Hope Star from Hope, Arkansas on January 23, 1932 · Page 2
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Hope Star from Hope, Arkansas · Page 2

Hope, Arkansas
Issue Date:
Saturday, January 23, 1932
Page 2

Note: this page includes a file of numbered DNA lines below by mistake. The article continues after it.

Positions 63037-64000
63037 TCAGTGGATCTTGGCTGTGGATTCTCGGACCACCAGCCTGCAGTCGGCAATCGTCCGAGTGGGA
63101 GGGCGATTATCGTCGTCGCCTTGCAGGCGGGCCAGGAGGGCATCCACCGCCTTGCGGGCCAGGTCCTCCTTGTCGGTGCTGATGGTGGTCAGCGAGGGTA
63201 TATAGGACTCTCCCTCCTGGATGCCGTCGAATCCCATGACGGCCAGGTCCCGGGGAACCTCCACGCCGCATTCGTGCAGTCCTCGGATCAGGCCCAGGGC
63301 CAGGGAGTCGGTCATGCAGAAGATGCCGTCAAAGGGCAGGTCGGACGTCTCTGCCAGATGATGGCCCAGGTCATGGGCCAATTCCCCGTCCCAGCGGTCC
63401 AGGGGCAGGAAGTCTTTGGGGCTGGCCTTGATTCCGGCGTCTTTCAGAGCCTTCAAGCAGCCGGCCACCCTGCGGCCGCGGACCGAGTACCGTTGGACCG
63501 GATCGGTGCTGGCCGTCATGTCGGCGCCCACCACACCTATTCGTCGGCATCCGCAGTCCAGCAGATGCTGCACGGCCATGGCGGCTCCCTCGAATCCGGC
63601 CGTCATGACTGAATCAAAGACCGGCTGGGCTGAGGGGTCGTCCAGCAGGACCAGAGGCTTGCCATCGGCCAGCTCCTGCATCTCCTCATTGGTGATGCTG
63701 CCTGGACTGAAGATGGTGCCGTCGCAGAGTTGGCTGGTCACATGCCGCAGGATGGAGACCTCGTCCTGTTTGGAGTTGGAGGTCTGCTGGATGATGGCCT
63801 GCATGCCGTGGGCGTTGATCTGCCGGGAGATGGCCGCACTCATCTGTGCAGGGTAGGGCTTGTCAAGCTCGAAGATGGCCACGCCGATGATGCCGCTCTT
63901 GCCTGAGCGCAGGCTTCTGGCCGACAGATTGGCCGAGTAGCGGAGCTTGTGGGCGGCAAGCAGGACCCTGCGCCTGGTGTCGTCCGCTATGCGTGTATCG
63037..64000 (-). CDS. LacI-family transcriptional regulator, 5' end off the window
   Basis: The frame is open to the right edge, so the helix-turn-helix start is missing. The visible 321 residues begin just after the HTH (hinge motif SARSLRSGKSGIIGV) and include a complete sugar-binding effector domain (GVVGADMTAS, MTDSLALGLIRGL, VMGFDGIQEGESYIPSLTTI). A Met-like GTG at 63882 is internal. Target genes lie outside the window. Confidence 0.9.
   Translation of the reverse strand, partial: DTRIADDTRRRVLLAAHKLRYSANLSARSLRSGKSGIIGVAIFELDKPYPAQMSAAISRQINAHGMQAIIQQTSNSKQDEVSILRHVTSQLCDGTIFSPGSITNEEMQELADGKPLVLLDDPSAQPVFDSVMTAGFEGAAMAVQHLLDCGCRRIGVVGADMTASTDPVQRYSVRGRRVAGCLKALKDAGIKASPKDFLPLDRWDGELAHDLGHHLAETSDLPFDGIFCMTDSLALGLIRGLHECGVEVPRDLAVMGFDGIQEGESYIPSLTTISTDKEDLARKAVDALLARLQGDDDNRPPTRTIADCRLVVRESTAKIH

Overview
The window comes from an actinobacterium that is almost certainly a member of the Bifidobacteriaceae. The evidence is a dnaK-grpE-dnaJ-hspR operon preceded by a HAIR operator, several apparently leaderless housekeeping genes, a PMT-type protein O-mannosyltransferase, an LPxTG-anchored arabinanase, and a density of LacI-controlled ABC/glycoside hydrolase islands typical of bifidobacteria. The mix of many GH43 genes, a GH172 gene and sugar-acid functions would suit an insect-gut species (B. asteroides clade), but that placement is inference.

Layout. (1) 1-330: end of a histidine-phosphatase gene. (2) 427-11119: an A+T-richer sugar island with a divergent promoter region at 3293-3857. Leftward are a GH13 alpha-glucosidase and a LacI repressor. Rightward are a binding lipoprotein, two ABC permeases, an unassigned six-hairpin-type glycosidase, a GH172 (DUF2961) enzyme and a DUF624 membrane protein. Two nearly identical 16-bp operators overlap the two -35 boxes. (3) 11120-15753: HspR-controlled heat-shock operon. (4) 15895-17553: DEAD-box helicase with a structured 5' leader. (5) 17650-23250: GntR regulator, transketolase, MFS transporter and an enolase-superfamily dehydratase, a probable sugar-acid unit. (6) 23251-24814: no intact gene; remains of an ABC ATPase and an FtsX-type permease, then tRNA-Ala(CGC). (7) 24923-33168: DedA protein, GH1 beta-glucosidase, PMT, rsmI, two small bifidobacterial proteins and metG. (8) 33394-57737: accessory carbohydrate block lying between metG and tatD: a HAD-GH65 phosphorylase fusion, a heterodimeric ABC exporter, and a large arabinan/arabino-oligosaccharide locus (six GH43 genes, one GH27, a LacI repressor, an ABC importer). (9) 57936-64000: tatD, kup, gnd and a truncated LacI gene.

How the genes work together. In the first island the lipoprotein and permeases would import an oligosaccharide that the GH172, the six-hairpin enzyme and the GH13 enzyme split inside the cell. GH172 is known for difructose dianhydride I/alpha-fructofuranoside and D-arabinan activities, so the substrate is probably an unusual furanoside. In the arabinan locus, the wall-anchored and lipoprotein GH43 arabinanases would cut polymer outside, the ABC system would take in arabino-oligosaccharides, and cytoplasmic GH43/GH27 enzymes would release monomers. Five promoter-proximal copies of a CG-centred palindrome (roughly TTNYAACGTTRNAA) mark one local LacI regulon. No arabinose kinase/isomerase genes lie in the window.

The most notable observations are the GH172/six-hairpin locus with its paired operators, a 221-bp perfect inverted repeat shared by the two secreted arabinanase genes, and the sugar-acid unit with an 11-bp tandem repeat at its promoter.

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the Star'i Platfttfffl Love. : itt 'thte tbiintry, accbrding'tb a Orlcaps meeting of the American Na- often ih love > with nature. Fenner Players ScW . ;he intiUdticition of < nature study courses in r'K ; tiirS ! ft*l\jn^rbvAr K^ta {«4-AMna4.,:« *V.~ _A«.^- n .. little interest'ii the matter ,^en|MlIy-look on nature as*an enemy rather l .ally. it surprising, although it needn't t some of the flibat impassioned v bfeauties 'denature comes from people who eirts'and ^rdurdtft*noV>a,co¥ltiIi61d from a e man-v^hoinakes his living by agriculture the delights "Of living close to .. A clear, .frosty -spring n i>e 'heaven itself vto the nature-lover; 'but to the ' ^eairmeanr«:rulned .fruit crop arid the'loss of half his ^eome. ^h-e-vtigaries 'of -tlwrweather may delight'the ^^dn^catiori/bit tlrey camnove the'farmer to tions. '' »the>cb\intryman's reluctance to gush about is hardly: a true sign thafche doesn't recognize " 'itt^|h«m>.- He-iknows tthat":«ature -eari 'be lovely, and'he'Hbesn't like to talk about . as the saitor-g£ts k a'paih when-he hears . k , _„ , the ''fromance'of the sea"; but the couritry- ?is*3»ature-lover an bottom, or he'wouldn't be living in t ti& rewards- are things that do not often get put into fc^apey, are things he sOaks_up unconsciously, hardly king^about them; the clean freshness of a-hilly pasture in YMtv' 4nn*xm tliA r*>4irtri'/i < r*4- ^rro-nry-i-fl-* f\-F « .•fill.n..*] l% nu « «—. A Ex-Basketeers Show Up Better in Second Game of the Year Washington all-star players won a jame from the high school basketball :6am on the 'school -house court Monday afternoon by a score of 24 \o 17. 'This ft the second time this year that the ex-players ; have met' the high schoolers, the other game' having ended 'with 'the old-times on the lower side of -the score. Playing for the town in this after- fire of April 18, 1906. , therpungen^ warmth of a -filled barn on a ihg, the >richrtess» of: green vyoung cbtton on a &t stoset.'the'cobl ;dusk : of the shadowy lanes down he sends his xsattle-to their t grazing-fields-;r-these.thingg ,mwe.iothJm,than'hetan ever tell. :6<b«feaurse'he'c;ari't!tell'about them, but can only curse ttable 'feather, he -will always -be r the despair of tdVer)s from the 'city, Forest Conservation, ahd^Unemiiloymeht Aid PITOYMENT in Arkansas this winter is a problem r ,. .., jnbiVevepy^sectfon of the state. <How ! to find-work . / fate' labor is the theme of unemployment committees and |>cjivie organizations. Much idle labor in Arkansas can readily *»t*i«,«a,v« r b w } through a tbrestry program that could easily be "oUt.by the-Arkansas State Forestry Commission, co- iQg&r«S^g-with4he State Extension Service. re woiita seem no better time than this for the Commission, assisted by the Extension Service, to ,,_„-„ >H state-wide program of forest >fire control -and p4^nb«r t 'th1Anin"g to prothote more rapid growth and at the ^'Urae tfme furnish employment to thousands of unemployed -jTn Ifijkanaaa, That the forests-need attention, there-can be ; no question. They sho.uid be put in the best possible eon- dftipn to withstand f ire ravage. Thinning out is also neces- fy"to' prbntdte-rapid growth. The Arkansas Forestry Commission, co-operating with ,. ?''SUt»/Extension.lService and 'the United States Forestry Service, should organize crews of men to do this work, which woald s be carried on under the supervision and control of >gtate and federal agencies. This service could be offered "jfaarowners of Arkansas at a amall expense, only the employed. Many citizens of the state would thus be >d and this program would greatly relieve the welfare j-aifd,' unemployment committees seeking work for the !» winter. pi-eat Conservation is vital to the economic life of the The forests are Arkansas' second greatest asset. A i of conservation looking to fire control and thinning *' do mueh to preserve the forests and increase the i of Arkansas. Attention previously has been to such, a program and now seems the time for action the part'of the state agencies that seek to conserve and Arkansas' forests. Crooked Finwncw ^ a $415,000 rake-off was paid to official circles Peru ty an American banking firm anxious to float a QOO loan for the Peruvian government tells a good only about that particular Peruvian government, i »l#o about the banking house. ~" i money, according to testimony before the Senate Committee, was duly paid and the loan was duly American investors, knowing 1 nothing of the skul- t trustingly bought their $100,000,000 worth of bonds ^Bd j*r«ently the issue blew up. - for those bonds are HOW In defau}|. Sold at about £»0, tti&W&l metoefa banker*' be foiind among el#f, *pw and then. hooh's'igame were John Velvin, Poster Citty, Robert Patterson, Alonzo Beck arid-Bob and ; Ray turner. The town- ers' were not able to -assemble the entire team, hence the Turner boys were called in from the high school ranks' to make out the difference. Agee Patterson, Luther Spears, James : Pilklhton, Robert Levins and Von -Arlington composed the high school team, Agee Patterson was high-point man for the- school, and Robert Patterson for the;town. • • • Basketball scheduled for the remainder of :the week has not' been announced to date. — • i More than 450 people were killed in the "San Francisco" earthquake and Asks Stock Sale Permit LITTLE ROCK— •(#")— The securities division of the Arkansas railroad commission has received an application from the TrLState Oil and Gas company of DeQueen for authority to sell $$0,000 worth of common stock. The company Was organized to develop oil and gas production in Southwestern ' Arkansas. W. 'E. Pearce of Oklahoma City, is president, R. L. Robe pf BeQueen, secretary, arid W. ' ! T. Mars, DeQueen, treasurer. 'The British Museum has a piece of iron taken fro rtithe Pyramid of Gizeh which is believed to date from ,iOOO B. C. and -an axe 'head of 'Egyptian , ' manufacture dating from 1370 B. C. m by Murray Oklahoma :Govertior Declares Federal Reserve 'H*» DratWtl ^oney Off to Security Market!— He Say* \Yealth Should Be B«i«d on Acutal WASHINGTON - (Weekly Kartsas hiWd, s A»«ft It wfcte • tJ& ; ffcvern«* coxinsttM'Cbngress Monday to tut* Wttklng reform*. He'testified befdre the artd-Wietnis tommlttee, . «tpWSeft^tiVe MeKeown, ,;>.• -Mtotf itTof his' firo^e. MClWOW^h ?S 61 a bill > to remove the "10 per cent tax on state bank note issues which was first presented about fifteen years ago by Murray when he-was o hotise WertBer. The bill seeks 'to Pe-> peal the law in order that the so-calL, ed "Scotch" banks in states. could Is?, sue notes on stored agricultural and similar products. Unusual Cooties? to 'Him Chairman Collier and the Other com- mUteemen accorded the pUtnworded Oklahoma executive unusual courtesy, As McKeown concluded his ihtrodue- tlon he said the wlttiess "may have to 'drink some coffee, because he hasn't had all of his-morning coffee yet." Murray then obtained permission .to sit down and talk in support Of the McKeown bill. It had been granted but once before, and then to Secretary Mellon when he was ill. Rearing back in an easy swivel chair, Murray crossed his'legs—expos- ing white cotton socks and high.laced shoes—and began a-detailed discussion of "£he central and Scotch bank system in England," and the central or federal reserve banking system in the United States. About that time,'Harry, the negro who has been janitor for the "Ways and means committee for forty-two years, brought in two pots of coffee and'one cup and placed them "before the-governor. At the outset he stressed that the Constitution empowers congress "to coin money, not to < issue money, as many seemed to think." He added that since the coining of money had been denied the states, and that since the "Scotch banking system" had been abolished, in 1875, the existing central banking system had drained the agricultural regions of money. Fabors the "Scotch 11 'System Puffing and frequently lighting' n clear, Murray said the British central systetti'Was bolstered bankft* iystcm," and tti „ _.e latft*'%ere revived I jHSiMry the ^tftilturDl regions iB£' QrCuftGa dry* .He 1 , said that wille England cintTal bank thfe United States ha'd twWve, refeifiHg to the twelve fedifal "•"*•" .banltt. He contended that,'**: it foitoViffiembers of the resetV* •ate Speculators who deal 1W stocks and-who "never -produce'Si thlitt." The 'federal reserve board should- consist of users of money and not Speculators, he testified, and one- fourth of them should be,producers, cne-fourth manufacturers, on« k (ourth representatives of transportation and one-fburth marketers in the export and Import business. : ExpUlnlrtg the "Scltch system,'' Murray said it decentralized the bank- Ing arrangements and that it does no require prior indebtedness on whici to issue notes. Under it state banks in. the past could issue' currency on pro ducts stored In • warehouses or other* Wise held as security against the cur. rency Instead of on obligations, as if used by the federal reserve system. Tunis fire on Wall Sstreet The governor said it was sounc economics to borrow rn<sn«y'fbr-pro- ittibn purposes or to make a profit but declared thei'gbVernTnent certain!) could not benefit the public by In. creasing-the public debt or hitcl taxes. He assailed -the "big citj banks" and Wall street, declaring that "their power and influence are felt at every crossroads" under- today's bank;- ing system. Assailing speculators, 'Murray sale they had'Caused the 1 breakdown of the "Scotch" system following 'the CM War when they went out'West by the carloads to .buy script from'dischargee soldiers at 10 cents on the dollar. Murray was-before the committee the greater part of 'an'hour. 'After cbn- cltiding his direct testimony, he was not questioned. . Chairman-Collier told him the-committee appreciated' his appearance, and Murray, replied: "I am the one who is obligated by your permitting'me to -appear." tl«» Adftlst I, 1932: IiSiSiAi COUM M, Smoking dulls man's sense of taste, experiments conducted! in >,the' Catholic University of America, Washington. E>. C., tend'to "prove. KAY Ofi^ER SIR&MAN », by dubteday, Ooran and BEGIN HERE TODAY •-AMN Vrfd -CECILY, PEN WICK kave for 7»» support ed them»el- rtm. (heir yooJicer •!•<«•. '.MAttV- Btt AirCES, and their grandparent*. ttafoira a. "ROSALIE" and "GR/kND." , Became ol thin flnnn- clal tefpoutnmty. Ann. Vrho to 88, • !• naable to many PHIL EC- •nOYD, yommg lawyer to whom ihe • ham been engaied tor, elcht_yenr». C«eliy, 22, I6»e» BARRY TlIeKEEL, nn CBKlaeer, iral when lie pronoae* •he refiucH to name their weddlnB 'date for the tame reason. Mary^Pranpi-K, 13, and (till In •ehool. believe* her»elf In 'lore with EARl, DE AHMOUNT, vnnde- TlHe : actor whom »he ha* 'met Vrltnoot the'knowle<lce of her •!•ter*. .He nrcc* her to- leave home •tfd' become hi* «tb*;e partner. Ann and Phil quarrel when ihe hear* LETTY KING, wbn work* la Phll'a office bnlldlnc, addrCM him with .endearment*. Ann 'trie* to ' forvet .; Pfcll by .colne about with KENNETH BUITH, rich and attentive. Tlary-frrance* agree* to ffp away with be ATmonnt. The lame 'day Cecily quarrel* with her .grandfather and drive* away with Barry 'In' hi* car. Kenneth Smith a*1c* Ann to marry him and «be refuiei. NOW GO ON WITH THE STORK CHAPTER XL '.' /OPPORTUNITIES for Mary-Prances, for Cissy. Cissy could marry, conscience clear, and be happy. What right did Ann have to refuse all this simply because she did not desire it tor herself? Or did she, perhaps, desire It? She had never before thought of it seriously. She couldn't do the boy any barm. He did not love her— but he thought that he did. He loved himself so dearly that be could not bear to deny himself anything. ' The trouble was tbat marrying this funny boy was lust one of those things that coiild not be don&— not for money, nor for any reason. Suppose Grand were III again this win ter? Suppose Cecily might be married, right now. They had not bought their fuel for the coming winter. They had paid only naif of the taxes, last March. How soon could she find another position, with times as they were right now? People did do mad things. People did do things like saying suddenly! •'Very well. Drive to the City Hall *nd get a license and we'll be married right away." There was e Phrase— "within tho hour." Suppose •be were to say tbat? Suppose ane ••Imply opened ber mouth and al lowed tbe words to come out? Then what would happen? The minister. The ceremony. "Honor and obey- She looked furtively at Kenneth. Sbe looKed longer, and drew m a deep breath and released it with a clear and antiseptic, sue had teen Having a melodramatic a b,a4 dream, and she oad co«w i»4*J»fl*y awake. Ktumv man'ded. ' s "Nothing. I just thought 6f something amusing." "Well. Headache better?" 'he asked, but with no solicitude. "Much better," she said, and thought, "It would tell like a dream. Cissy, I dreamed last night that 1 was 'going to marry Kenny Smith. It seemed as it I had to, to get a fur coat for Mary-Frances, and the winter's wood. But when we stood before" the minister, and 1 was Just ready to promise to honor and obey, why, Kenny turned into that puppy Mary-Frances used to have. You remember—we called him 'Scowls; He was yellow and pouty, and Grand thought be gave him asthma. I said to the minister, 'I can't marry him".' And the .minister said, 'One, two, three. I knew all the time you couldn't. Out goes she.' And Phil,' who had been sort 'of in the background, all the time—" Ann paused, corrected carefully, "Phil and Letty," and forgot about the dream. • • • A T two o'clock on this same Wednesday afternoorf Mary-Frances and Earl DeArmount met, accord- Ing to previously made arrangements, at the corner of Spruce Street and Fenwlck Avenue. There they held converse, earnest but brief, and there they parted. Earl made his way alone to th,e suburb's business center, and Mary-Francea, though 'she longed to go home, returned, discretion's victim, to Er- mlntrude Hill's bouse. Ermlntrude, sitting on tbe front porch, gloomily and slowly Shelling green peas, saw her friend approaching, jumped up, spilled a lapful of pods, and rushed to meet ber. "Darling!" she exclaimed, "i lust knew you'd come to your senses and think about me and everything, i Just knew it! One of my—" "It's his brown striped suit," said Mary-Frances. "The cleaners promised to have it ready by noon, but it isn't out yet, and we'll have to wait until four. I'm going to meet him again at four." "No!" declared Ermintrude. "Darling—no, please," entreated Ermin- trude. "It la just terrible. And, like I said—" "I promised. He took my sister's bag." "Well, you kept your promise, didn't you? You promised to meet him at two. It Isn't your fault, is It, If be cau't even have hid clothes ready to wear or anything? Now, listen, Mary-Frances. You help me wilt) these old peas, and then I'll go with you. and we'll get your sister's bag. aud—" "I promised again to meet him at tour. I'm going. I'm gorrv U it all comes bach on you, but'I guess it Won't. Anyway, I have to live my own life, I tuess, and carve my own career and all. I don't know where he took Cissy's bag." A'car bad parked behind the pink roses at the curb. * Ermlntrude looked up and saw it and -squealed high, "It's Uncle Chaney! It's Uncle Chaney—" and was'halfway down the walk to meet him. Uncle Chaney, Indeed, and no other, straight from his ranch and a Dickens' novel; baskets (hampers, one should say) in band; shirt-blue eyes in u round red face, china- white teeth In a pretty pink plate, beaming, twinkling, '.'Ho-faoing!" making all the right gestures, doing all the right things, and thoroughly well pleaded with the world and himself. M R J-l-M. n S. HILI^ came, and there were more greetings, and kisses, and laughter, and Mary-Frances on lagging legs followed the three Into Mrs. Hill's chastely 'charming yel- low-and-wbita kitchen. Uncle Chaney heaved tho hampers to the table's shining top and said, for the third time, "Essie figured if I was going to camp on you folks, I'd better bring a little something along," and Mrs. Hill and Ermln- trude began to dip Into the baskets, and take things out, and exclaim, and say that Essie shouldn't have— tbe idea!—and tbat Uncle Chaney shouldn't have, and "Salt rising bread!" and "enough for a, regiment for a mouth," and all tbat sort of thing. Chickens, spring ones, ready to fry; two quarts of 'Jersey cream as yellow as cheese; chubby brown cookies, crooked with raisins; and angel-food cake, lacking only wings, and strawberries, early picked with the dew on them, and fragrant In fresh green leaves. Sweet butter packed in a fat brown crock; white lettuce, crisp as paper; curving green cucumbers; holly-red tomatoes, and fascinating things In glasses that Essie lust put in 'cause she wanted you folks to sample 'em—she didn't know bow good they were. All these, and more, too, were ted to tbe refrigerator, and plans were afoot for strawberry shortcake with whipped cream, and Mary-Prances watched and listened, faint and forlorn. Since breakfast Mary-Francea bad eaten one salted wafer. She and Ermintrud- bad lunched together. When Ermlntrude's cousin gather had been married Sbe bad not eaten one bite—tbe cousin Esther, that iu, of course—for two whole days preceding the event, grmlotrude's standards were high. Brmlntrude'a tongue was a Just tongue. For years and years alter- wards Bno in trade would my, If Ihe could say it truthfully. "We were together all that day. and she wis In a laa<J of dreams Notilne wwid persuade her to eat a'bite." Mrs. Hill looked at Mary-Francea and thought that the child sdemfid miserable and said, "You'll stay and have 'dinner with us, won't you, Mary-Frances?" •"I—can't, thank you," said Mary. Frances weakly. Oh, so weakly! "Yes, but you must All this company food needa company." «T—CAN'T. Grand Isn't very; •*• well. I'll be needed at home." Mrs. Hill said, "You know best, dear, if that is the case," and felt meanly humbled. Here she had been wondering of late about th« complete desirability of the llttla Fenwick girl as a playmate for Er- mintrude. She'knew that'Mary- Frances was a nice little girl; still, she bad been planning to encourage Ermlntrude toward Other friendships during- the summer. -And, all the while, the poor little bunny was perfectly sweet, with a real sense of responsibility and a capacity for sacrifice that Mrs. Hill feared even Ermlntrude might be unable to match. Uncle Chaney guggeated, "Maybo tbe little girls would relish a slice of the cake." (He wanted to see it cut, the fox, and hear the exclamations over the white velvet ot Its texture.) "Essie said the oven was acting up a little, but I shouldn't wonder if it would be fit to eat, anyway." Mrs. Hill hesitated only a second before she said bravely (after all, it was Uncle Chaney's cake, though she had Intended to have shortcake tonight aud save tbe angel food for tomorrow, when she might ask tho Mercers in), "Bring me the cake knife, please, honey." Honey brought the cake Knife In a flash. Mary-Francea walked toward tbe door. Large virtue lies within a man who knows bis own limitations. "Don't cut any for me, thank you, Mrs. Hill." she said, "1 —don't care for any right now." "I'll have a piece," said Ermln- trude. "No, you won't," said Mrs. Hill, "You take some cookies." Cookies in band, Ermlntruda joined Mary-Frances on tbe front porch. She said, "You do love him, don't you, Mary-Frances? I mean, you do really love him, deeply and truly and everything," and took another large bite, and crumbs fell where they listed. "Urn," said Mary-Frances, and looked away; perhaps into a roseate, ovation-Hooded future—perhaps into a pantry or an ice box. The cookies crunched and crunched"Love," said Mary-Frances furiously, "is, well it's Just Sk perfectly thrilling, awtul thing. It's—w»U, just perfectly awful, I mean." "Urn," said Ermintrude, Md licked her fingers. (To H Sun Means Nothing Ultraviolent Rays Speed Them to Market Size in Healthy Condition CLEVELAND' -(5P)- The eirly morning crowing of the- cock may ^become in the future' just a memory and city dwellers may eat chicken that never has seen ; a -genuine sunrise. These possibilities are 'the result; of the work of L.< C.^Porter, research e gineer at Nela Park lighting laboratory ies here,"with ultra-violet ttjght. Porter found that ultraviolet rays hasten the growth of chickens, increase laying capacity of'ducks and strengthen birds' legs. > In a test to shorten the production period of broilers, 450 two-day .old chicks were subjected to Ultraviolet radiation, beginning with a half-hour treatment each day, gradually increased to two hours. The chicks were not allowed .outdoors until they were six weeks old and natural sunlight never touched them until that time. At that age roosters weighed a pound and a quarter and another week i added another quarter pound to thfeir weight. Pullets surprised the experimenters ay' almost roosters. keeping pace with the The fowls were taken to market at the end of the sixth or seventh ' week, as compared to the usual eighth or ninth week. Production costs thus were lowered, the broilers reached an earlier and more advantageous 'market and the harmful effects of hot, mid-sum. mer sun were avoided. Pullets and roosters developed sufficiently that they could 'be separated at the end of two weeks. Mash containing cod liver oil was fed the first two or three days, but after that no other concentrated from of vitamin "D" was available except from ultraviolet radation. The total loss of chicks from all causes was only 13. In other experiments, 50 birds were treated with irradiation for weak legs, and 26 were cured. Afling St. LouU Gorilla Owes Life (o Oxygen Tei t ST. LOUIS— (/P)^It took quite a struggle to keep Yonnoh in the land of the living, but officials of tile St. Louis zoo have triumphed over great odds. With the assistance of a lung specialist, ' an oxygen tent and the latest scientific treatment they have saved the midwest's only gorilla from pneumonia. Yonnoh really was seriously ill. For days her life was despaired of. But 18 hours out. of 24 spent in the tent proved the trick that turned the tide. Now Yonnoh, formerly a rough, boisterous youngster, is extremely tractable, gentle and friendly. Mustn't Kick Copi BALTIMORE, Md. — George Levy. when he's angry, is not particular about kicking cops- He got into an argument with a restaurant proprie* tor over his order and the cops were palled. While Patrolman Stevens was taking Levy to a patrol alarm box, Levy kicked him on "the ghjns several times. That made ft t?W*h for him when he faced Magistrate (Democratic' Primary Feb. 23) Fc* City Clerk FRBD'WBBB City Attorney PAT;CASEY For Alderman IT ATu OtW) L. C. (LEX) HELMS BENNIE BENltoN ROY ANDERSON Ward Two ROY STEPHENSON L. A. KEITH WardFowr .. CLYDE 'A^ IRA HALLIBURTON College 'Boy Perfects Incubator for Plants < MAGNOLIA—Ercle Jernigan, Stu-f dent at Magnolia A. & M. college,] uri'der the supervision of farm fore, ntan Lee Bearden, has-designed -and built a new kind of plant incubator | for the purpose of growing-'early cab-| ba'ge arid'tomato-plants. This Invention consists of « metal! barrel, buHe'd jtfst underneath the soilj in tm upright position, with a Stove 1 pip;e -running through it, and screen! wire -and board ; frames.' A current off heat passing through the stoVe pipe] 'continuously warms the soil and in-j vigoratcs the cabbage and tomato! plants to suclv an extent that they wel ready for transplanting about three] Weeks earlier than they would nor-f mally be. , iHundred Bushels Daily j» Girl't Husking Marl la. — (fP) — -AUdubon county thinks it has the "uncrowned champion" of Iowa women corn huskers.. < 'She is'Louise Jensen, 18-year-old girl who "didn't hear" about the state husking contest .for women, • but who ; had : a record of more than 90 bushels > of corn a day throughout the lastj season. Her best day produced a grist of 100| bushels, and she-consistently outhuska the hired man on her father's farm. And she finds time to milk 11 cows daily,' too! I *» • » . Come,' Come, Alfred BIRMINGHAM, Eng.-He may rteve^ lave kissed a woman, but 'Alfre Blythwaite has missed a lot. The year-old 1 bachelor a vows .his lips hav never touched • those of the opposifl sex, and he lives alone here, darnnf lis own socks, sewing buttons on shirts, and doing all his own cookir md housework. "I'm healthy, hap and have money in the bank." he sayl 'And the reason issed a woman." is that I've nevt Rent It! Find It! Buy It! Sell It! With HOPE STAR WANT IDS The more you tell, The quicker you sell, I insertion, lOc per lin* minimum 30c 3 insertions, 7c per line, minimum 50c < insertions, 6c per line, minimum $1.00 80 insertions, 5c per line, minimum $4.00 || (Average 5U> words to the line) I NOTE—Want advertisements accepted over the telephone may be charged with the understanding that the bill is payable on presentation of statement, the day of first publioation. Phone 768 FOR SALE FOB SALE - Radio - Latest 1932 model $150.00 PH1LCO. 11 tube, automatic volumne control, 4 point tone control. Bought in September. Leaving town. $110.00 cash. Phone 221. 22-3tc FOB SALE—Nice meat hog, thirteen months old, weight about 300 pounds gross, three miles south of Hope. Mrs. Susie M. Staggs, Boute No. 2, Phone ^ 22-3tdh. FQK RENT -Two furnished n^ near 315. Chamberlain, 717 S. Main. D. t. 23-Ctp.